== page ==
Thanks for you always being a beacon of bridge ethicality. Wish that there were more like you.

Danny SprungOctober 15th, 2018 at 1:53 pm


You ask ‘what are our options?’ The first thing I would say, is that we are not ‘barred’. The notion that a hesitation unilaterally bars partner is a very insidious idea.

The question is, what standard do we need to bid. Edgar Kaplan promulgated the old 70% rule; if a bid would be made by 70%, it is considered ok.

The modern standards are even tighter. If a substantial minority would consider pass, and some would actually choose pass, then it is a LA.

Directors are now supposed to poll other players about the hand in question. I am guessing this did not happen in your example. However, I took a poll on BW, and got the following results:


In a poll of about 50 players, only 9% passed. Does that make pass an LA? In my view it is close. Certainly at an NABC, the sample could have received zero votes for pass. Also note, that if we were living in Edgar’s world, after the poll, this would be a slam dunk in favor of the bid.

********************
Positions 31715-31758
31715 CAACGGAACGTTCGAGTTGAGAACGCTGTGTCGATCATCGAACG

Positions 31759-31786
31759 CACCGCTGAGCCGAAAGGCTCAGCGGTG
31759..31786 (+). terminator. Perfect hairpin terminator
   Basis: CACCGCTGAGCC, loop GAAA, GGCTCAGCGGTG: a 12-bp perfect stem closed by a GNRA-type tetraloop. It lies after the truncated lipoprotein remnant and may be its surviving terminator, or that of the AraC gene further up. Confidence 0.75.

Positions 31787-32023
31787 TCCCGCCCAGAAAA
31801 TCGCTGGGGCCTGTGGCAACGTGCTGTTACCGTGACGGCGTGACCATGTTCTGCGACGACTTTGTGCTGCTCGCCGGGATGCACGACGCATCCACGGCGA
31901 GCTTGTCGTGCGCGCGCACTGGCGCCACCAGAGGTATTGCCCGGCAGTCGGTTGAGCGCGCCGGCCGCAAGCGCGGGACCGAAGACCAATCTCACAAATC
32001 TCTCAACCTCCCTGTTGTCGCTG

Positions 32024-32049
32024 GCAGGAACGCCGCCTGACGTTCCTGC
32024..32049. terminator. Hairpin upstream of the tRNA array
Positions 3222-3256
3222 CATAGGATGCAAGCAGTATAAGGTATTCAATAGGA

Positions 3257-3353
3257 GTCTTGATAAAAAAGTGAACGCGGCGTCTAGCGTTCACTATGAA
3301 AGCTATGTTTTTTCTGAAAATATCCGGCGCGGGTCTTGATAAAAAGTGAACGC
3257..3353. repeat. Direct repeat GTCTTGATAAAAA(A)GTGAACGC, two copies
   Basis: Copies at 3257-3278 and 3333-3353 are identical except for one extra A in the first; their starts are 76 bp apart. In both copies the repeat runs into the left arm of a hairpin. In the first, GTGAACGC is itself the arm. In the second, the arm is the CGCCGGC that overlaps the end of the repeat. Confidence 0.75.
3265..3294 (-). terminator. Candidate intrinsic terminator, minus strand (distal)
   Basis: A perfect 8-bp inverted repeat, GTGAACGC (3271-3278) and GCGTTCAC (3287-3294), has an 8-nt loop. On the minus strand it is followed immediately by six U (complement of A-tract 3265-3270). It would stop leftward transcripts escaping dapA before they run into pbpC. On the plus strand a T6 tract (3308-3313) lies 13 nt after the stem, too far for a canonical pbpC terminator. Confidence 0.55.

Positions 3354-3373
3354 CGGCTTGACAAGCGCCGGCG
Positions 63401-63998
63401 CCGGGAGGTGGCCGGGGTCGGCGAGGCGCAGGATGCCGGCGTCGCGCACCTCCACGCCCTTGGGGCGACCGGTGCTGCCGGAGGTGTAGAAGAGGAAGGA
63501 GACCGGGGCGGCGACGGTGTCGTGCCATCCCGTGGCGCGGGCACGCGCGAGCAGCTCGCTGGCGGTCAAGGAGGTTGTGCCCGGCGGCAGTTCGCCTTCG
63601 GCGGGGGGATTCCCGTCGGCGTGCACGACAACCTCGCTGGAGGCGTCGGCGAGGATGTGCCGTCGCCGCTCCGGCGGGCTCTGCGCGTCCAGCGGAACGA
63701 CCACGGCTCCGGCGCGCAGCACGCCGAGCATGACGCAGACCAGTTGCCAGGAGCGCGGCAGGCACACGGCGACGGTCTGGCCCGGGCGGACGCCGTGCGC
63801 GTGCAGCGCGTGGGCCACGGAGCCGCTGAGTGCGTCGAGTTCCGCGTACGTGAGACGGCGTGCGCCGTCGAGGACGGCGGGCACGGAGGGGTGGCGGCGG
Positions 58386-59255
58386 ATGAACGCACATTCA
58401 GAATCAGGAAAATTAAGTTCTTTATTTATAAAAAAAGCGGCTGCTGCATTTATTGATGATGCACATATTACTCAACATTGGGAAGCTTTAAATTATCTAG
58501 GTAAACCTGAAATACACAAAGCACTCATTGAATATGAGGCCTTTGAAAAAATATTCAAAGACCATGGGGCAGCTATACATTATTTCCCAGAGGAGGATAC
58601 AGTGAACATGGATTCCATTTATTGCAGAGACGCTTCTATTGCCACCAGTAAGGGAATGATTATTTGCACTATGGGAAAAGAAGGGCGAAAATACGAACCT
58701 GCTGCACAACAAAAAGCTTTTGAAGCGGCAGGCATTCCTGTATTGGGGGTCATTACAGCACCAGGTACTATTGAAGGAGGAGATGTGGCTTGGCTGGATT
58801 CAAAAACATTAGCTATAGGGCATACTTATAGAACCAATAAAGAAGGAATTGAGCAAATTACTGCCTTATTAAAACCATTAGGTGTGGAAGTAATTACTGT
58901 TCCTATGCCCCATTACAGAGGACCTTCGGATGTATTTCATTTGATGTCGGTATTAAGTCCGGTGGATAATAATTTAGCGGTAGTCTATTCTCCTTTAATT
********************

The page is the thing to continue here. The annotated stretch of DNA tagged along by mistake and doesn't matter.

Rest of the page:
JudyOctober 15th, 2018 at 3:53 pm


If I am not mistaken, your poll on BW neglected to mention that partner (with 14 HCP) huddled and noticeably unhappily passed. How can that NOT MAKE AN INSURMOUNTABLE DIFFERENCE in balancer’s action/inaction (unless under extraordinary circumstances)!

Danny SprungOctober 15th, 2018 at 4:19 pm


That is the whole point of a poll. To see what are LA’s absent UI. Here, the poll showed passing is quite possibly not a LA.

bobbywolffOctober 15th, 2018 at 5:15 pm

Hi Danny,

While when and, of course, I am familiar with your correct history of literature and then of course, precedent of the ethical problem cited.

As usual, your conclusion quoted, probably after considering the random experience necessary to be one of the asked “experts”
to become one of the pollees, the result of a poll (similar to the one you took) would likely result to a similar final number as you no doubt surmised.